According to Luther – and all the reformers – all the saints continue to be sinners and sin like other sinners, but the sins of the saints are not reckoned to them but the sins of the sinners are held against them. Both saint and sinner are wounded with the same wound of sin. The wound is not healed – neither in the saint nor in the sinner. This is how ‘justification by faith’ is distorted and any inward work of God in making us righteous denigrated and degraded by Luther’s version of this truth. Of course, Luther uses Romans 7 to validate the distortions above, but any interpretation of one passage of Scripture to contradict other passages of the Bible is unsound in every sense of the word.

John McArthur, a present-day Calvinist pastor and author picks up on this theme of Luther’s in a sermon entitled ‘Simultaneously Righteous and Sinful’, where he makes reference to Lazarus being brought back to life but still in his grave clothes. He says:

“As long as the stinking grave clothes filled with the decay and stench of death clung to Lazarus, he did stink, and he was unable to fully express his new life. In a very real sense, I think this is a graphic analogy of our predicament as regenerate Christians. We have been raised from the dead, we have been raised to new life. However, we are still stuck with the remnants of our previous existence. ‘We have been raised but we stink.’”14

Is this the resulting effect of Christ’s death on the cross in the believer’s life? Is this the Gospel – you are left stinking and a sinner? But what about the blood of the Lamb washing white as snow? But here again the Reformed tradition denies that the blood of Jesus is an efficacious, spiritual reality or that it has any present existence whatsoever. It is asserted that the blood of Christ was just an outward physical ‘symbol’ of His death, pointing to our ‘justification’. Those who hold reformed views go to great lengths to deny that the blood of Jesus has a present, efficacious spiritual reality. (See John Stott, The Cross of Christ, pp. 179,180, where Stott methodically attempts to dismiss the truth of Christ’s blood having a present reality in heaven or in the life of the believer.) John MacArthur draws the logical conclusion of such thinking by stating that ‘His [Jesus’] blood does not save us’, since it is only a symbol of his death and of our substitutionary atonement, and nothing more!14a All these seriously false notions are the fruit of the Reformed version of ‘justification by faith’.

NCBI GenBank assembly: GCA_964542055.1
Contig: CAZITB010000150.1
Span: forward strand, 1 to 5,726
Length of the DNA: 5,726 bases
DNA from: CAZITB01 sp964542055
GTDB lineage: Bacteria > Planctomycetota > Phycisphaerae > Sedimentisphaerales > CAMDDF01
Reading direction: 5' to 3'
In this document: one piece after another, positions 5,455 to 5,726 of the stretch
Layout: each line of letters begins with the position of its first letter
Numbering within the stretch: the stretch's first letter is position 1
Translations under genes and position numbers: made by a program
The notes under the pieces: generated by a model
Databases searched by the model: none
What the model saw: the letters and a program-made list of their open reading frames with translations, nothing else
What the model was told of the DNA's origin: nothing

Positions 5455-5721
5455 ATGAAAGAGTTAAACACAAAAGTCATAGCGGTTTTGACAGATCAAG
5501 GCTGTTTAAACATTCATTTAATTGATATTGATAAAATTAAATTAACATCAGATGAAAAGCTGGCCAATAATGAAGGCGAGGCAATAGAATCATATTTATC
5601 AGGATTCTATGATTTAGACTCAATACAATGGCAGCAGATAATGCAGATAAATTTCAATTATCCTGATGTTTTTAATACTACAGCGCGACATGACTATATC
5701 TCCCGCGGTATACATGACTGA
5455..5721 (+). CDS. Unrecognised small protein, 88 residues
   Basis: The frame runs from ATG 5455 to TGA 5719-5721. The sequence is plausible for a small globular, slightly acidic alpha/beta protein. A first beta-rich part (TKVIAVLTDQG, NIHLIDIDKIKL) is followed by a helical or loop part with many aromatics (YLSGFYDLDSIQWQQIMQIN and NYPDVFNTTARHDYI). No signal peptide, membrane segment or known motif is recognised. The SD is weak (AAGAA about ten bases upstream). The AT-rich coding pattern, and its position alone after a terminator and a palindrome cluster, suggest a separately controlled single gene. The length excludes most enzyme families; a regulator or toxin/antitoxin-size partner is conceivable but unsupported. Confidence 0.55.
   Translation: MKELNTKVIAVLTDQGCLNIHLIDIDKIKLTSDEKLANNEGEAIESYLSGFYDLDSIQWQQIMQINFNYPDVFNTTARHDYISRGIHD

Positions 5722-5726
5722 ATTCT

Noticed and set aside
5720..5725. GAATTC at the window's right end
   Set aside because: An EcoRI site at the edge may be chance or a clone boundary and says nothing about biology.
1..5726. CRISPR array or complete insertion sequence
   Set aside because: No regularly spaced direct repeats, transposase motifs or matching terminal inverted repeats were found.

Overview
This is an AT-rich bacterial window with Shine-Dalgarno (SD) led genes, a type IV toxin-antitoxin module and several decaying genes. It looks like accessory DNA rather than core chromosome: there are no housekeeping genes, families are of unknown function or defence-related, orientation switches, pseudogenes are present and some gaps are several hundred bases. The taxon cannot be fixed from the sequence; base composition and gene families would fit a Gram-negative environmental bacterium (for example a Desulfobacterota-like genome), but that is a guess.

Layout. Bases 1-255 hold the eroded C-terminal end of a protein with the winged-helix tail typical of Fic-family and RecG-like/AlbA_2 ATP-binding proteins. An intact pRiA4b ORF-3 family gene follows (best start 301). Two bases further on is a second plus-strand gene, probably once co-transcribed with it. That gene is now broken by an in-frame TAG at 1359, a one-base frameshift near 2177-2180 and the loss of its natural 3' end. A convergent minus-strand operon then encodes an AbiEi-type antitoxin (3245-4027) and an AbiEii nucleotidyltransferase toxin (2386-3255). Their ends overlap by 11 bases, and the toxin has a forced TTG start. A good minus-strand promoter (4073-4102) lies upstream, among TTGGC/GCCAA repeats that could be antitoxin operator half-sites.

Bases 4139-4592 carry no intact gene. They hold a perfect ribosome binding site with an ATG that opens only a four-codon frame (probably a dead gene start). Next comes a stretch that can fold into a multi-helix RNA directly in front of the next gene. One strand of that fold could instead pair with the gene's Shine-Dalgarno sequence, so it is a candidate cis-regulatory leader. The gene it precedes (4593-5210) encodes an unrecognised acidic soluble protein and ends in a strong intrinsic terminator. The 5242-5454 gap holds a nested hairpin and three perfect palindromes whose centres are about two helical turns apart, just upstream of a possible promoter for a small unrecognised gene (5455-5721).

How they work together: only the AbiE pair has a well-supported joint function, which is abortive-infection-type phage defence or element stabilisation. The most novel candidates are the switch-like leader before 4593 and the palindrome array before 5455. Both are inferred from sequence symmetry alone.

Now someone may think that their own experience aligns itself with the quotes from Luther and McArthur above. However, it is the word of God that should determine our experience; it is not our experience that should determine what the word of God teaches us; we are not to bend and amend the Scriptures till they fit our experience.

What is the Gospel? It is not found in the quotes above. It demeans the Gospel and Christ’s death on the cross. Reformed theology offers no real remedy to this malady of sin and hence ‘imputed righteousness’ assumes the proportions it does in their doctrinal system. The only righteousness that we have, that God can give us, is an ‘alien’ or ‘passive’ righteousness, since we can neither be made righteous or do anything that can be regarded as righteous in itself. If we refer again to Luther’s commentary on Galatians which Wesley mentioned, we find him saying this in his Introduction:

“…this passive righteousness of faith, or Christian righteousness. Which if it can apprehend, then may it be at quiet and boldly say: I seek not the active or working righteousness, although I know that I ought to have it, and also to fulfil it. But be it so that I had it, and did fulfil it indeed, yet notwithstanding I cannot trust unto it, neither dare I set it against the judgment of God. Thus I abandon myself from all active righteousness, both of mine own and of God’s law, and embrace only that passive righteousness, which is the righteousness of grace, mercy and forgiveness of sins.”15

The impossibility of doing anything righteous as a Christian, according to Luther, leads to the necessity or relying solely on this ‘passive’ righteousness, a righteousness that it ‘outside’ of us and imputed to us. This version of ‘justification by faith’ and ‘imputed righteousness’ has its inevitable reverberations on the nature of the Gospel of Jesus Christ. So, what is the Gospel? Another present-day pastor and author with a strong Calvinist background is John Piper, and concerning the Gospel he has said this: